Katya and Piper LOVE having matching bathing suits. The goggles are actually Sara Maria’s, but Katya really didn’t want to give them back. Thankfully, we found a PINK pair in the “Lost and Found” which we used for the day. Later we bought a PINK pair of goggles for Katya to have as her own. Stay tuned for more of the PINK things which Katya loves!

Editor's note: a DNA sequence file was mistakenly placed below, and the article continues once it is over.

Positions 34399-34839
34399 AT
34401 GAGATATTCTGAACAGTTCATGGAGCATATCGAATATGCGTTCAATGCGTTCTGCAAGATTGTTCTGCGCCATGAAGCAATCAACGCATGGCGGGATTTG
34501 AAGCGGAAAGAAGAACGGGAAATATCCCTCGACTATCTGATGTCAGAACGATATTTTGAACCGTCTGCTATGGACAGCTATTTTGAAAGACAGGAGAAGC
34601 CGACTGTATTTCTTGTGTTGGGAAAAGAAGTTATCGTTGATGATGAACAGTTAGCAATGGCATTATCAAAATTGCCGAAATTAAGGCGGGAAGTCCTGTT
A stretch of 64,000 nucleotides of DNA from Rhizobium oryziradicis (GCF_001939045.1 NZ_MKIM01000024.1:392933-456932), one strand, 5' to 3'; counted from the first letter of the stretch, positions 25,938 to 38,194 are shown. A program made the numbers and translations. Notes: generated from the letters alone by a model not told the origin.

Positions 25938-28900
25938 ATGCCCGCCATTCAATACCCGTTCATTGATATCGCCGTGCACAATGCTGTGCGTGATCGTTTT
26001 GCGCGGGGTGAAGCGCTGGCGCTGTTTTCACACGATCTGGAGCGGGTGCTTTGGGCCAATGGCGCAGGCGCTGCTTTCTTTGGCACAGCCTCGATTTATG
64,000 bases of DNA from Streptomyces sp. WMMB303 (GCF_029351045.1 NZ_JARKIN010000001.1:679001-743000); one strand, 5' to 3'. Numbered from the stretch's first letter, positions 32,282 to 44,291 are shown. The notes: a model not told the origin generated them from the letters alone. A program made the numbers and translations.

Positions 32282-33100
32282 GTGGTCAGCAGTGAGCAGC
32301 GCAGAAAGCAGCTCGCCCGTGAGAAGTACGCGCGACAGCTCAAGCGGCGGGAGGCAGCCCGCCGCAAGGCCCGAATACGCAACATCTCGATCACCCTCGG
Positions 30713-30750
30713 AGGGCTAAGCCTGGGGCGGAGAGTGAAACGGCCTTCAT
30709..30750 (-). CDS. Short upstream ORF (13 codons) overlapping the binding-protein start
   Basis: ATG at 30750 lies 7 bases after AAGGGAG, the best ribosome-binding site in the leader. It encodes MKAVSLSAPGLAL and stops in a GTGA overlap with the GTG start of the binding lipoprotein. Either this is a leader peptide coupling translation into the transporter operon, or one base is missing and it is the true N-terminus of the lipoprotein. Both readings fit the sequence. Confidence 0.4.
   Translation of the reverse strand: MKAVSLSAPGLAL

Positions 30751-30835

Zabarol – I visited here when I was in Ukraine in the spring. Zabarol is a women’s institution, a sanitorium, a place where women go who have no other place to go. Here I met an engineer who is suffering with Parkinson’s disease, a young woman who embroiders beautiful linens, a woman who, for lack of medication for her clinical depression, wouldn’t leave the corner of a stairwell, and so many “Tonyas.” I saw women naked and sick, wrapped only in sheets. A lack of femine hygiene items gave the place a distinctive odor, and yet even so, I sensed the fragrance of Christ upon these ones whom He defends. As we went from room to room, I prayed, with the help of a translator, for these women – that they would know the love of God, that they would see themselves as beautiful daughters of the King, made in His image, that their eyes would be lifted beyond their institutional dwelling to the dwelling place being prepared for them even now. They cried and I cried as I, and the other women with our group, moved from room to room. We passed out bags of crackers, lotions, and granola bars. One woman was having a terrible time opening a granola bar. As I went to help her, she glared at me, clutched the bar to her chest, and refused to let me open it for her. She was afraid I was taking it from her.